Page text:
lien on me

Before heading off to the office this morning I noticed a letter from Nelda Wells Spears on the table. Ms. Spears, who has a pseudo-awesome name, is our county tax assessor/collector. We get yearly letters from her asking us to register our vehicles. However, this letter looked a little different. Having an extra 23 seconds before needing to hit the road, I quickly opened the envelope and unfolded the enclosed paperwork. My eyes nearly Hindenburged out of my head: It was a lien against our lot for failure to pay taxes along with a bill for $3,300! Since I had to drive to work right then and there, this surprise problem was going to have to wait until the evening for resolution. This revelation, combined with a double shot latte and a small Ziploc bag of walnuts, made me extra fun to be with at the office today.

Returning home this evening, I was able to imbibe a couple glasses of mediocre red wine and spend some quality time with the fine print of Ms. Spears love letter. As it turns out, the lien part was no big deal. The many-worded letter explained that state law automatically places a lien on property on January 1st and that the lien remains on the property until the tax bill is paid. That made me feel a little guilty for being so hard on the stapler earlier in the day

The next issue was: Why was I getting a tax bill? Wasnt that built into our payment to the bank like our house? Umm, no It seems, for some reason, that with land the bank is less concerned about you paying taxes on the property. OK. That explains why the payment seemed lower than it should have been.
The issue after that was: Why such a high freakin bill? We had only owned the lot for a few months. Had the previous owner bailed on their share of the taxes? Ummm, no After looking at the closing documents, the previous owners share of the taxes were built into the give and take of closing costs. (If youre from out of state and from a place with low property taxes, you may have yelped to yourself Good Gawd! at that tax bill. Since we dont have an income tax, the Lone Star State has got to get its pound of flesh out of you somehow. That somehow is property taxes.). The closing documents probably deserve a separate post. My bride and I, between us, share five technical degrees and struggled with understanding the non-intuitive nature of the closing documents. I've read that the feds are working to make them easier to understand. Please do, Uncle Sam.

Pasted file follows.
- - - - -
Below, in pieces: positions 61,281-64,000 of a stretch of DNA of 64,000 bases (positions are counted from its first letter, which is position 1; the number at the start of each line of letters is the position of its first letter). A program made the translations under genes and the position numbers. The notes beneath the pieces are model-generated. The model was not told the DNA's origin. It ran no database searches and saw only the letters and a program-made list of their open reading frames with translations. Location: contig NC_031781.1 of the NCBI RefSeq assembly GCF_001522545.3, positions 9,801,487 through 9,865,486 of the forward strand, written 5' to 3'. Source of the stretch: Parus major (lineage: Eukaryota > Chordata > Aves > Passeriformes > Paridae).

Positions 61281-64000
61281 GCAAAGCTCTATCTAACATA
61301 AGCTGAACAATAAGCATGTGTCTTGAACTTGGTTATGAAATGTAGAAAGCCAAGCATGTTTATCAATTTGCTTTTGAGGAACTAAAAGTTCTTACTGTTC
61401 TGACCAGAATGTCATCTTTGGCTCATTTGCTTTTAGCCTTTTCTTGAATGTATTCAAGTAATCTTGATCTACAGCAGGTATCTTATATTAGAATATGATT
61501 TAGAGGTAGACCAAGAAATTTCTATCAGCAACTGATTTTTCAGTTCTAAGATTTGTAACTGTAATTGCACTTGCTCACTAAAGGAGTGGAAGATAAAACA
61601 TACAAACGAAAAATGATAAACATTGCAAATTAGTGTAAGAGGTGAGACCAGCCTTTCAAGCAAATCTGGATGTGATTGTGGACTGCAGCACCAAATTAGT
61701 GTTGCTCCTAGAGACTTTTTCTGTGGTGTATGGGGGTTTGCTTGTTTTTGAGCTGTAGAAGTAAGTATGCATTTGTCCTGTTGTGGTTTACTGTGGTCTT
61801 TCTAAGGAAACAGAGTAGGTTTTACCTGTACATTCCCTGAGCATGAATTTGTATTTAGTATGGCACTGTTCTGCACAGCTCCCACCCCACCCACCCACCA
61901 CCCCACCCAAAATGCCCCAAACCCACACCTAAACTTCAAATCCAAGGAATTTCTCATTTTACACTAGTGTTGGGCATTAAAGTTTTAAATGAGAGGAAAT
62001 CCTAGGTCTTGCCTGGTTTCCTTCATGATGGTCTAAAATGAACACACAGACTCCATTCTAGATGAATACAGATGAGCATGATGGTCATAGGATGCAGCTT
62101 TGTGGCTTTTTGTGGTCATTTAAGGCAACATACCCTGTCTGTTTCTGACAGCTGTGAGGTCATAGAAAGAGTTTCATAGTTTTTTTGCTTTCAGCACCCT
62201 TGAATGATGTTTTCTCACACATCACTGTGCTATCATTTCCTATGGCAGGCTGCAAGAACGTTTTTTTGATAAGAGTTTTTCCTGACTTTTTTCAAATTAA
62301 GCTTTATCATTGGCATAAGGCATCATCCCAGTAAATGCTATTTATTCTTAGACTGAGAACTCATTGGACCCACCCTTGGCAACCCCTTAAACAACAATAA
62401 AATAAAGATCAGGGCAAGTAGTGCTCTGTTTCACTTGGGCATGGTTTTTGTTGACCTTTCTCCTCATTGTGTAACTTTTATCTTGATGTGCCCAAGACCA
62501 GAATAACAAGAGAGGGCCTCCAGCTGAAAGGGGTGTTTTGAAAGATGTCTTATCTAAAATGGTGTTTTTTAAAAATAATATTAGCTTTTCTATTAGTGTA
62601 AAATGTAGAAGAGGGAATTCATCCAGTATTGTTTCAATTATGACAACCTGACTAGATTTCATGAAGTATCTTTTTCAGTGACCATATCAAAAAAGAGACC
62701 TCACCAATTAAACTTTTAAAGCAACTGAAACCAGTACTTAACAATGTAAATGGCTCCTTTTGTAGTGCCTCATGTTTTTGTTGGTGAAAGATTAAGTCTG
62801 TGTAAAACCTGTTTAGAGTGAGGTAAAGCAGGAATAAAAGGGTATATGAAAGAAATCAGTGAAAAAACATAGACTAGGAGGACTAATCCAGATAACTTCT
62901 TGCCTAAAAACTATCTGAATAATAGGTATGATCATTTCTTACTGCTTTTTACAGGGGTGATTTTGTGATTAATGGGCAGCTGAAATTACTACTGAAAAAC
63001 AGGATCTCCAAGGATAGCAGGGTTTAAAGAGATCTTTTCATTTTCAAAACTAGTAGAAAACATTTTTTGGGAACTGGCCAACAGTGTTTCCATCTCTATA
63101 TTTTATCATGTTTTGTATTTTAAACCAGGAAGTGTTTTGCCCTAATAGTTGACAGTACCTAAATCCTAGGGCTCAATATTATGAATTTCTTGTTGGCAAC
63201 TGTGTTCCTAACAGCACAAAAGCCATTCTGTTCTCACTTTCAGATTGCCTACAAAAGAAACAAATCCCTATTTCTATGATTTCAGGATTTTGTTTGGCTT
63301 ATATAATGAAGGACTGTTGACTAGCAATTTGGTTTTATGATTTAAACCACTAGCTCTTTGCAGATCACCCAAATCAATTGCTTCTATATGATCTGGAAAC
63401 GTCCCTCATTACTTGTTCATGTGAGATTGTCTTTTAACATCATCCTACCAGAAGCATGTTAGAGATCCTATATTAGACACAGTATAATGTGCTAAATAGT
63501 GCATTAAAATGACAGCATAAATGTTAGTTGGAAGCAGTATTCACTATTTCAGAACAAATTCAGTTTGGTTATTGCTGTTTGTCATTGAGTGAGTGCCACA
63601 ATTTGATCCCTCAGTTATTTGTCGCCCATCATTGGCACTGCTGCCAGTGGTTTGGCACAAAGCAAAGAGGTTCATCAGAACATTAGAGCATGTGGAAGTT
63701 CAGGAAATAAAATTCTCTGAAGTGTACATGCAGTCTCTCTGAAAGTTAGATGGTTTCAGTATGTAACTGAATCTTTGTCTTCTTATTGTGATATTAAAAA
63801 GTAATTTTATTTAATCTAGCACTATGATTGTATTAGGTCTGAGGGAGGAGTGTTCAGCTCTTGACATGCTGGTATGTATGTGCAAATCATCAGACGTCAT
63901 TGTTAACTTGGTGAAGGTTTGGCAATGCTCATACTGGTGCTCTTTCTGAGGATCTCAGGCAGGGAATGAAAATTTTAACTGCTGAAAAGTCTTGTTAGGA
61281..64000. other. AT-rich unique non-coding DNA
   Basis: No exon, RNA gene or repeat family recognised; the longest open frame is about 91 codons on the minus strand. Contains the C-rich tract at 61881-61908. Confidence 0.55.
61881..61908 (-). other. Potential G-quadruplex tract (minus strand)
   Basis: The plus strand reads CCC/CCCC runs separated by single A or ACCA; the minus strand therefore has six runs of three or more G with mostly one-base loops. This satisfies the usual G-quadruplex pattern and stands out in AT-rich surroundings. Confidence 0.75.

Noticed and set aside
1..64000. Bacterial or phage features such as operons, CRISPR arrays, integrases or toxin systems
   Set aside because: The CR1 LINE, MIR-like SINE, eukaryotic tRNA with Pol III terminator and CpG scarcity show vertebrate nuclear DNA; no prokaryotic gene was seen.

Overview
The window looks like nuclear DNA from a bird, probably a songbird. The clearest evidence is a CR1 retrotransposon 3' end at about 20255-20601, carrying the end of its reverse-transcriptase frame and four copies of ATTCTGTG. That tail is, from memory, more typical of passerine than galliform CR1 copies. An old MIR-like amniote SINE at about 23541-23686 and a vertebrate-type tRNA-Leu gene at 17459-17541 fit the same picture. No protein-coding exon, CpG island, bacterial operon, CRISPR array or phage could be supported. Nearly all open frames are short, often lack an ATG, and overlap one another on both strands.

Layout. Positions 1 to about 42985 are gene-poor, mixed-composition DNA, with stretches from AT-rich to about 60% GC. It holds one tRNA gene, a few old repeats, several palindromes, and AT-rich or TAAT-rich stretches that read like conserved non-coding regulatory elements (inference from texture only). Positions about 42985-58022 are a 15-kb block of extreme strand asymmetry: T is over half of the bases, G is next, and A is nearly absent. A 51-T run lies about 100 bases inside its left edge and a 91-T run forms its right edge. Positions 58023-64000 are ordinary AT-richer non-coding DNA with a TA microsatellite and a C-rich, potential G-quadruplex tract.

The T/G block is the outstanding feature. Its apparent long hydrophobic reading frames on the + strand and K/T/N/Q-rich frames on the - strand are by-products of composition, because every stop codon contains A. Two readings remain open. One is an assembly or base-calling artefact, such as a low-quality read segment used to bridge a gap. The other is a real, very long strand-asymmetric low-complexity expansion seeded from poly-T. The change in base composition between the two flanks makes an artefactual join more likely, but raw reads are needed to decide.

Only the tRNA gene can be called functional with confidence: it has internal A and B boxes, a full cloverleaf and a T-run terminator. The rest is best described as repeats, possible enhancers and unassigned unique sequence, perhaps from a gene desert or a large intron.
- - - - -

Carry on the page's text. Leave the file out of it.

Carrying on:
Lesson learned. Next time, ask the who and what about property taxes. And expect a big ole bill (with a lien) at the beginning of the year.

Ms. Spears: The check is in the mail


the modern home tour cometh

Next weekend (Feb Five) is the Modern Home Tour (seems like that should be "Homes"; I hope I bought a ticket to see more than one home...). There's an article in today's paper about one of the homes on the tour:


What's interesting about this home is that it has some of the same elements we're looking at in the home we hope to build. The photos above, also from the article, show a mega-windowed living space wrapped about a courtyard, analogous to our (currently planned) living-dining-kitchen space. Also note the kitchen with a lack of overhead cabinets and just a shelf, something else we are looking at doing. This house is different than the one we currently have plans for (for example, the tour house has much higher ceilings and a unified living-dining-kitchen area), but seeing this space next weekend will give us a sense of what ours would feel like. If the space is as cool as the photos, we're going to be happy (urban) campers!


if the house don't fit, you must acquit

When we were contemplating making an offer on the lot, we asked for and received from our agent a list of recent sales in the neighborhood. I converted that table into an Excel spreadsheet and began to do a little cross-plotting. Note that this information represents home sales in the neighborhood over the past two years and not the full population of homes. There are homes in the hood worth more, and there are homes worth less, and there are bigger and smaller homes. Nonetheless, this is real sales data that seems to be a pretty good representation of value in the neighborhood.

Since we were looking to do a 2,500 square-foot home at a cost of b$100 (see http://austincubed.blogspot.com/2011/01/thats-bunch-of-b.html for an explanation of what b$ means), we generated this graph to see how our planned budget compares to recently sold homes in the hood (click on it to make it larger if you need to). As it turns out, our goals fit quite well with the data (and the neighborhood).